Georgia has long been an obvious choice for hosting most Track II initiatives that bring Armenians and Azerbaijanis together on neutral ground. Despite this, however, it rarely gets the credit it deserves for doing so. Bordering both Armenia and Azerbaijan, not only is it perfectly situated geographically, keeping travel and accommodation costs lower, but it also keeps such initiatives in the region.
Moreover, by holding Track II meetings in Georgia and allowing a wider pool of participants to attend, they can also potentially encourage a more regional way of thinking. After all, key to successfully resolving the long-running conflict between Armenia and Azerbaijan might arguably prove to be through the integration of the region’s economic, political, and cultural potential as a whole.
Overlooking Georgia in any regional trade and infrastructure projects could also well prove to be their undoing, contributing to further separation and division in much the same way that Azerbaijan’s policy of excluding Armenia once did. Moreover, Georgia is the main location where informal Armenia-Azerbaijan trade takes place even today. That is likely to remain the case for the foreseeable future.
Georgia also has its own contribution to make in other ways too. As the only country in the region where ethnic Armenians and Azerbaijanis, the two largest minorities in the country, co-exist and even co-inhabit the same villages and urban centres in places, the nationalist narrative of ‘ethnic incompatibility’ can be instantly discredited and disproven.
Despite all this, however, Georgia has still not been appreciated as more than just a location for Track II initiatives. While there are some exceptions, such as the late Armenian peace activist Georgi Vanyan’s Tekali Process, few Armenia-Azerbaijan initiatives held here bother to embrace not only its neutrality, but also its diversity.
In August, however, there was a different experience – the LINKS Europe "South Caucasus Youth Peace Summer School" was held some 80 km outside of Tbilisi. The idea was one of many recommendations in a report, The South Caucasus from war to peace: 30 measures between now and 2030, 30 young people – ten each from Armenian, Azerbaijan, and Georgia – were brought together for 10 days of discussion, dialogue, and cooperation.
Importantly, it was also held quite publicly rather than under a veil of secrecy as many such projects often are. Indeed, what is the use of bringing the three together is there if nobody gets to hear about it? For Armenia and Azerbaijan, especially now, such initiatives are sorely needed after decades of living in isolation. Yes, security is an issue, but the situation is not the same as in the years preceding 2020.
Back then, it was questionable whether there was a genuine desire to peacefully resolve the Karabakh conflict from the top. Today it’s quite likely that Track II will come to support or compliment what is agreed at the Track I level.
True, this doesn’t mean that it will be easy, but visible Track II initiatives while high-level discussions between the leaders and other senior officials continue, are more important than ever. For almost three decades, international mediators had anyway spoke incessantly of the need to prepare both populations for peace.
Moreover, as a new refrain focuses on the need to ‘normalise’ relations between Armenia and Azerbaijan, it should be remembered that normalisation isn’t just about the establishment of diplomatic relations. It should also be about relations between people themselves until a time when such meetings are the rule rather than the exception. Georgia again offers that possibility.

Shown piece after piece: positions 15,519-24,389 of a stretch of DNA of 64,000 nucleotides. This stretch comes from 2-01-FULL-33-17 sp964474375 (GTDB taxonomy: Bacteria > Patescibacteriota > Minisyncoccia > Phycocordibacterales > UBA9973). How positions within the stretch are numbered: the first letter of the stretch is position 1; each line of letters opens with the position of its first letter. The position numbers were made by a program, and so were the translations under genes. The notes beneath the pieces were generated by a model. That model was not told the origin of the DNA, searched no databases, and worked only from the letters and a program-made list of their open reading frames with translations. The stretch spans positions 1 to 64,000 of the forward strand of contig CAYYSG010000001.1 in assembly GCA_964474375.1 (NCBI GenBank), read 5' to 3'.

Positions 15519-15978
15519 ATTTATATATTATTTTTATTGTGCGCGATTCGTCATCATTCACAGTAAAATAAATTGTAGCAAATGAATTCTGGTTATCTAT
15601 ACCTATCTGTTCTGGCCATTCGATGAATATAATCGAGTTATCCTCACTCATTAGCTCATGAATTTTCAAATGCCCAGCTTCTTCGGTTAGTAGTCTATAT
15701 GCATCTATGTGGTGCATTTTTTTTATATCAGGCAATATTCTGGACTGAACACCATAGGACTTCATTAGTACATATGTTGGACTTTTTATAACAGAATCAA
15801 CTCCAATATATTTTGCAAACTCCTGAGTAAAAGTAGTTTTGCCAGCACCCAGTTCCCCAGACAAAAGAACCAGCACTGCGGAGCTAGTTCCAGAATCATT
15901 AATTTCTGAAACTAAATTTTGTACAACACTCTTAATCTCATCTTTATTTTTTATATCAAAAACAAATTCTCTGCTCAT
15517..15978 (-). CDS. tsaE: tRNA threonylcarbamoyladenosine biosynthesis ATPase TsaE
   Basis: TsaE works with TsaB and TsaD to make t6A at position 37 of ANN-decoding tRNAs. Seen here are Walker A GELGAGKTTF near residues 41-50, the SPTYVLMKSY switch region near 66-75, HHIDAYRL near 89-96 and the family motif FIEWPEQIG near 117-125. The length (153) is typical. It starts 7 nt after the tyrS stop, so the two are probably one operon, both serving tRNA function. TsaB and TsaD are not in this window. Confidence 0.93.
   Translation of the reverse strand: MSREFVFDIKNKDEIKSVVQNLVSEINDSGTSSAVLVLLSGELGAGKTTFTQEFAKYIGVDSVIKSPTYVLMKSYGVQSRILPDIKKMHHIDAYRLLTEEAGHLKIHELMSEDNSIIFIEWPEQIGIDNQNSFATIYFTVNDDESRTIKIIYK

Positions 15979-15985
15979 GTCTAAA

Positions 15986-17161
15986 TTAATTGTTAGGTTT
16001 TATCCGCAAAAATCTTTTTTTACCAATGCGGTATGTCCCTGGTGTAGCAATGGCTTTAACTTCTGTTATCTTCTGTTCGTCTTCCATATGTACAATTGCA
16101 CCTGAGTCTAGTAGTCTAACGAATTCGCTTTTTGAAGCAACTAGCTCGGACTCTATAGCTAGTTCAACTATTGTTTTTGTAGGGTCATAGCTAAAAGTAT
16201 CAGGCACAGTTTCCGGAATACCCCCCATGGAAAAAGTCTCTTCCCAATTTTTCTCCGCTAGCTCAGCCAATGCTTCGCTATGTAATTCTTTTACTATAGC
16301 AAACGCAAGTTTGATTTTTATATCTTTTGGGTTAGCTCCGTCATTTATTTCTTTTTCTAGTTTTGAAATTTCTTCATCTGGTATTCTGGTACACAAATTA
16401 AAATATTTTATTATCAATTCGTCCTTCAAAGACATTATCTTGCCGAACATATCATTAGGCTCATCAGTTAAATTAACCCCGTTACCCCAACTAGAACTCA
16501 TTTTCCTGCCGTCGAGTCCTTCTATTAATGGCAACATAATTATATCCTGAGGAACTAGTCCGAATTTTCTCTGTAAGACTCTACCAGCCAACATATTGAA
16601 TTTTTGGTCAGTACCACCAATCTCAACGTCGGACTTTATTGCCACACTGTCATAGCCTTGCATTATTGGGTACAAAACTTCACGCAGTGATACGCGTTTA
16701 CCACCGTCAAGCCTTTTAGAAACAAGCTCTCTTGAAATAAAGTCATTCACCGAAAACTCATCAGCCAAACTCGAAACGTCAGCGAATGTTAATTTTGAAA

Activities such as the summer school can do the same, and without shying away from some serious topics if and when they are raised. The first South Caucasus Regional Dialogue Forum, which was integrated into the summer school programme, allowed for that too. This was probably the first time many of the participants were provided with the opportunity to ask questions, and make suggestions, to Armenian and Azerbaijani political scientists and analysts.
What also stood out was that among the Georgian participants were those citizens from the ethnic Armenian and Azerbaijani minorities, a long-overlooked consideration in most Track II events held here. Just as refreshingly, among the Armenians participants were also two from Karabakh at a time when their involvement in any dialogue grows more urgent by the day.
Even a walking tour of Tbilisi’s Old Town was a breath of fresh air. Though this might seem superfluous to many, rather than talk hypothetically about the prospect of Armenians and Azerbaijanis living side by side together in peace again, participants were given an opportunity to experience it. They visited, for example, ethnic Azerbaijani and Armenian clerics at the Juma Mosque and St. Gevorg Church.
Though, as one Armenian participant said, such examples do not resolve the political issues at the heart of the conflict, they do at least again demonstrate how the narrative of ‘ethnic incompatibility’ used by nationalists to keep the sides apart are intended only to perpetuate hatred in lieu of discussing and finding a political and negotiated solution to the problem.
For many of the Armenian and Azerbaijani participants participating in the summer school, it was the first time they had ever met anyone from the other side. Certainly, this was the case for one of the Karabakh Armenians present. He is already now part of one breakout group from the summer school tasked with drawing up and elaborating recommendations for staging the next edition in 2024.